Continental’s Viscount operations though successful weren’t as long-lived as they might have been. The arrival of pure jets in the late 1950s immediately made even turboprops appear rather old-fashioned, despite the fact that none of the early US jets were optimised for short-medium haul services. The Viscounts were relegated to secondary routes by 1960 and disposed of in 1966 as DC-9s began to arrive. All were sold onto Channel Airways of England who liked the Continental Golden Jet livery so much they cheekily stole it and made it their own! Channel however wasn’t interested in first class service and quickly replaced the interiors with the high density offering it was famous for. For the story of Channel and its Viscounts go here.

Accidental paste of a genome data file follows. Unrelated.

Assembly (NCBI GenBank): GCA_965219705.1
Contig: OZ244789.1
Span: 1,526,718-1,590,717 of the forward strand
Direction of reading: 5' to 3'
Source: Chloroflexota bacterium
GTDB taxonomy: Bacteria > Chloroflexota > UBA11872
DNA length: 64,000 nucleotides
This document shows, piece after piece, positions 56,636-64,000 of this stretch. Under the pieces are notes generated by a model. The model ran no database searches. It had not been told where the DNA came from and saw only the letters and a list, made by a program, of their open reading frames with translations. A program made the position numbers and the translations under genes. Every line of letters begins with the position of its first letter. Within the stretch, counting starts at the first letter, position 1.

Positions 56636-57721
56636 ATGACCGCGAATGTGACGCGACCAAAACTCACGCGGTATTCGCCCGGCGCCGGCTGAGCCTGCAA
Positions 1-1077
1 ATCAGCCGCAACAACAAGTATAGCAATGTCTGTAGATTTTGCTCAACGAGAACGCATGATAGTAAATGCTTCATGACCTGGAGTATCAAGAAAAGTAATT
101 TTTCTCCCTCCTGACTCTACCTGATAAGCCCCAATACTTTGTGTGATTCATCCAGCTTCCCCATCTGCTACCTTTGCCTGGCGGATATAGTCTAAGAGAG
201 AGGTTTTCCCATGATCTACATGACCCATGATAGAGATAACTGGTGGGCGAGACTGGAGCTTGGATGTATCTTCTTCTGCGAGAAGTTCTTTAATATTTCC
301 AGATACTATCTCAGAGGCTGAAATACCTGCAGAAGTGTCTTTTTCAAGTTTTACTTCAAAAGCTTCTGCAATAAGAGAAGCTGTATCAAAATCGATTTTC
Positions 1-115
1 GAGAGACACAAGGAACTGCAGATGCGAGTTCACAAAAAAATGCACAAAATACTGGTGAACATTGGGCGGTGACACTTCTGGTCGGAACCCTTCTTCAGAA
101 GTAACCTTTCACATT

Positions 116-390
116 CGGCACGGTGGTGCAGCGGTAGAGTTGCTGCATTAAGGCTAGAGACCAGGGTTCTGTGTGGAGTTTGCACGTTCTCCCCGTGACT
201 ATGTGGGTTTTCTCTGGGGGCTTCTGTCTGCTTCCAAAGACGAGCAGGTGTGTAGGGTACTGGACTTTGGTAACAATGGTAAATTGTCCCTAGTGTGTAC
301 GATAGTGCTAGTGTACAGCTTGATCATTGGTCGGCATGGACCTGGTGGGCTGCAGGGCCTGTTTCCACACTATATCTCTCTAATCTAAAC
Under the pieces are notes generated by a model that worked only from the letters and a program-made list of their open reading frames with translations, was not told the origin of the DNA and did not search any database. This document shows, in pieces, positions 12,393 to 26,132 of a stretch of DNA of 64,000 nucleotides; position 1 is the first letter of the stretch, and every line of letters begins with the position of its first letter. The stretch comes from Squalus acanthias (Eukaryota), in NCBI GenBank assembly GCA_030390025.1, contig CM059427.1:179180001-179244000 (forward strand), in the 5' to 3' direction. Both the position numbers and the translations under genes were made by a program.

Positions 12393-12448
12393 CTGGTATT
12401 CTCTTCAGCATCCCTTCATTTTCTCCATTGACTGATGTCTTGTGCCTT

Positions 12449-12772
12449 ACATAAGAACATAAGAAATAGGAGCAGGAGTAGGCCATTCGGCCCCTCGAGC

The Viscount proved that foreign manufacturers could break into the partisan US marketplace if their products were of sufficient quality, and paved the way for the subsequent success of the Sud-Aviation Caravelle and BAC One-eleven in the same arena. It also proved that the turboprop was a successful powerplant in comparison to temperamental piston engines and fuel hungry turbojets. Though it shone brightly for only a relatively short period the Viscount certainly made its presence felt in the United States.
I'm Richard Stretton: a fan of classic airliners and airlines who enjoys exploring their history through my collection of die-cast airliners. If you enjoy the site please donate whatever you can to help keep it running: